TSI is phase shifted, amplitude modified, then it added or subtracted from sum of cosines (shift is +48 months and is subtracted). However from the start of records to a round 1900 a lower error is provided by adding the TSI!

    The remaining synthesized outputs are then summed and modified by a multiplier constant (approx 2.69) set by minimising the error between synthesized and original HADCRUT.

    No low frequency peaks were found that could fit the rise in temperature. The rise is obtained by curve fitting the HADCRUT data with a 3rd order polynomial:
    y = 2.40389E-07x^3 – 1.34093E-03x^2 + 2.49320E+00x – 1.54550E+03

    This is added into the synthesised data to provide the output data.

    Because the reconstructed data is just the sum of cosines and TSI is relatively unimportant the data can be extended to the future in this case to about 2017.
    The plots obtained show 2011 to be cooling to mid year.


  2. 2011 January 16 at 2:27 am

    There was a discussion of normality of residuals in this Blackboard thread a while ago, and this follow-up.

    The Jarque-Bera test gives a sort of wrong-way-round statistic. It tells you if you have failed to reject the possibility that the data is normal. We really want some kind of affirmation. I don’t know of any quantification of that. The qq plots are a fancier way of eyeballing.

  3. 2011 January 16 at 7:36 am

    Thanks for the pointer Nick.A 2007 link, must have been a memorable dance. I’ll be sure to read it. Any comments on how Jarque-Bera stacks up with D’Agostino?

    I appreciate the heads up on your post as well, TFP. I recognize your approach as from signal analysis – but I am not quite ready to dive into that … yet. Although I’ve been dipping my toes into some reading. I am very interested in getting a feel for the solar forcing – since it is the fundamental climate driver.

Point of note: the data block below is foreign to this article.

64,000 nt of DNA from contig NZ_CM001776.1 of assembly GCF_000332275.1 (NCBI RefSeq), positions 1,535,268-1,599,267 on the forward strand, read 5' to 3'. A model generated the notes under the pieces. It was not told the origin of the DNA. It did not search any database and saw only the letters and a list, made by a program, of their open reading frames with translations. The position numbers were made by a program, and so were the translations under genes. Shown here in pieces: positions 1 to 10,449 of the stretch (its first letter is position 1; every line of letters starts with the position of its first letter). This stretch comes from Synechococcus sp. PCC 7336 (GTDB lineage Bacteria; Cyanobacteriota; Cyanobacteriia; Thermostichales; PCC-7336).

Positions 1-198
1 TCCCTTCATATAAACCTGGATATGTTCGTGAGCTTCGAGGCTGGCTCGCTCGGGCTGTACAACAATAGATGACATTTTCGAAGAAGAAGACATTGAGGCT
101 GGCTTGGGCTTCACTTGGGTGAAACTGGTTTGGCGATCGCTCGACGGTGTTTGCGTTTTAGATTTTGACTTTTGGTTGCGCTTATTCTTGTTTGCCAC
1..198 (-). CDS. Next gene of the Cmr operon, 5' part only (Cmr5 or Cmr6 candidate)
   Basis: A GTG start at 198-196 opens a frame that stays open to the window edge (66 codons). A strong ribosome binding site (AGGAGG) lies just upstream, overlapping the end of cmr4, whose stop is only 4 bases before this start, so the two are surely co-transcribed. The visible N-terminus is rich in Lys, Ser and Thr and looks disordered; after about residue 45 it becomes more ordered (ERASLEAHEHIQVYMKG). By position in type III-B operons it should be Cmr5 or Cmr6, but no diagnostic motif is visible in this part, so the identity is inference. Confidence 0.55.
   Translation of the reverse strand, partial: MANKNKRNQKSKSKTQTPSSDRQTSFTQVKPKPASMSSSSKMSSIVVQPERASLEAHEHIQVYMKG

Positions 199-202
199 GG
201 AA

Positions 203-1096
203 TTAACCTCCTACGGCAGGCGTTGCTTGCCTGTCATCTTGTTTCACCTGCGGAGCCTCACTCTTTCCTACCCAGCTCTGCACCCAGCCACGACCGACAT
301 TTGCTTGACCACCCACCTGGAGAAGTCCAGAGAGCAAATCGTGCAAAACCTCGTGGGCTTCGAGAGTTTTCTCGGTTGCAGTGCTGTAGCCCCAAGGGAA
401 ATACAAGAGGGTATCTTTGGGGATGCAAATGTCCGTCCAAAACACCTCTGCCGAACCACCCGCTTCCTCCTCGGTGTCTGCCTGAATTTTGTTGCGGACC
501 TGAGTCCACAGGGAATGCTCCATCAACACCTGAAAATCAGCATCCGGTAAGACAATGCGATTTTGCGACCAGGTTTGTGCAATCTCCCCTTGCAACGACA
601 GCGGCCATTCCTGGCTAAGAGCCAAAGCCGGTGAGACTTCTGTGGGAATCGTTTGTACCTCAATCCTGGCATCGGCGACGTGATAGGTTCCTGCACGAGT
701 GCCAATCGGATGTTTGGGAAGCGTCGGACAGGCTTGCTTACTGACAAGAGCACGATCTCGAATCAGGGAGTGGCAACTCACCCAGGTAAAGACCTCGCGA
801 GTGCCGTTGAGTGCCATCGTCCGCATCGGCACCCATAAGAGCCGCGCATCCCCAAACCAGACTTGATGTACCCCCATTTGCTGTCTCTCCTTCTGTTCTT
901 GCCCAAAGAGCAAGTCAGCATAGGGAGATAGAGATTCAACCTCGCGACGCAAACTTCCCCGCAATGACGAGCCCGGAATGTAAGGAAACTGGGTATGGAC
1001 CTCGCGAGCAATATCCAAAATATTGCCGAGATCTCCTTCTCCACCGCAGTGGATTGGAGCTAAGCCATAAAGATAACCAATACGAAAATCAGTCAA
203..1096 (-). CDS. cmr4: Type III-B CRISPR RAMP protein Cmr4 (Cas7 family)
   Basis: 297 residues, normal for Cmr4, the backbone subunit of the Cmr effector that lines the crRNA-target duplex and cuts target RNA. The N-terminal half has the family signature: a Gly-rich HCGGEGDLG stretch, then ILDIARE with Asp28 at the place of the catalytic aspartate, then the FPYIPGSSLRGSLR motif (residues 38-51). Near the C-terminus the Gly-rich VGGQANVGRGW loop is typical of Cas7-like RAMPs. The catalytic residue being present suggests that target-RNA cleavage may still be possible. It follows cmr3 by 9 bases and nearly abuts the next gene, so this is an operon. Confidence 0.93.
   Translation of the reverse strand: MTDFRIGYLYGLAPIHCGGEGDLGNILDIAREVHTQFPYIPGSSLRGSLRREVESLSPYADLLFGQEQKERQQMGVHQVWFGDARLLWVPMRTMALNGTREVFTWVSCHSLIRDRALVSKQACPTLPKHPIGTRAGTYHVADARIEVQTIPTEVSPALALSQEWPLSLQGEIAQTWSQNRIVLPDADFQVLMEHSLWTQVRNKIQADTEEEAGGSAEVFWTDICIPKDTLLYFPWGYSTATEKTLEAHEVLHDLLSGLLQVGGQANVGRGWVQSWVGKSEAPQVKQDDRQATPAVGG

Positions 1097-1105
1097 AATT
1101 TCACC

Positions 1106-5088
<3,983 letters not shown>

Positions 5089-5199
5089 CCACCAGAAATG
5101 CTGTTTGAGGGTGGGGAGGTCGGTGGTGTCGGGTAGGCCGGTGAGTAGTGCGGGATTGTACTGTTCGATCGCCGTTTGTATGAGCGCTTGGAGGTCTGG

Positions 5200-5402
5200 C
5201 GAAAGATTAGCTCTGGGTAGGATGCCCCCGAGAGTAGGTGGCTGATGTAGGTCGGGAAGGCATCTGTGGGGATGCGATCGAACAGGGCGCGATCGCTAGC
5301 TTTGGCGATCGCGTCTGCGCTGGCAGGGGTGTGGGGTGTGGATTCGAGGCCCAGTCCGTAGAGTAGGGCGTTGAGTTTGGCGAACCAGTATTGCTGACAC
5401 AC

4. 2011 January 16 at 9:01 am

    Ron Broberg 2011 January 16 at 7:36 am

    The plots on my page show that solar forcng has very minimal effects however you fiddle with the direction or phase (in fact overlaying the plots osf residuals it is difficult to say there is any better curve fitting by using the TSI index). It seems tome that TSI forcing lies in the mush of noise remaining (generally +-0.15C in modern times)

    From the plots it is interesting to note that the 1998 and 1878 peaks are simulated.
    It is also interesting that the oddity from 1906 to 1946 is not captured.

  5. 2011 January 16 at 4:16 pm

    I got that first pointer wrong – it was this thread.

  6. 2011 January 16 at 10:53 pm

    On KB vs d’Agostino, being both tests of skewness and kurtosis they must be similar. Wiki comments:
    “Considering normal sampling, and √β1 and β2 contours, Bowman & Shenton (1975) noticed that the statistic JB will be asymptotically χ2(2)-distributed; however they also noted that “large sample sizes would doubtless be required for the χ2 approximation to hold”. Bowman and Shelton did not study the properties any further, preferring the D’Agostino’s K-squared test.

    Around 1979, Anil Bera and Carlos Jarque while working on their dissertations on regression analysis, have applied the Lagrange multiplier principle to the Pearson family of distributions to test the normality of unobserved regression residuals and found that the JB test was asymptotically optimal (although the sample size needed to “reach” the asymptotic level was quite large). In 1980 the authors published a paper (Jarque & Bera 1980),”

    This paper seems to say that JB is optimal for large samples, but d’Agostino has small sample corrections which may be right for you.

  1. No trackbacks yet.
Comments are closed.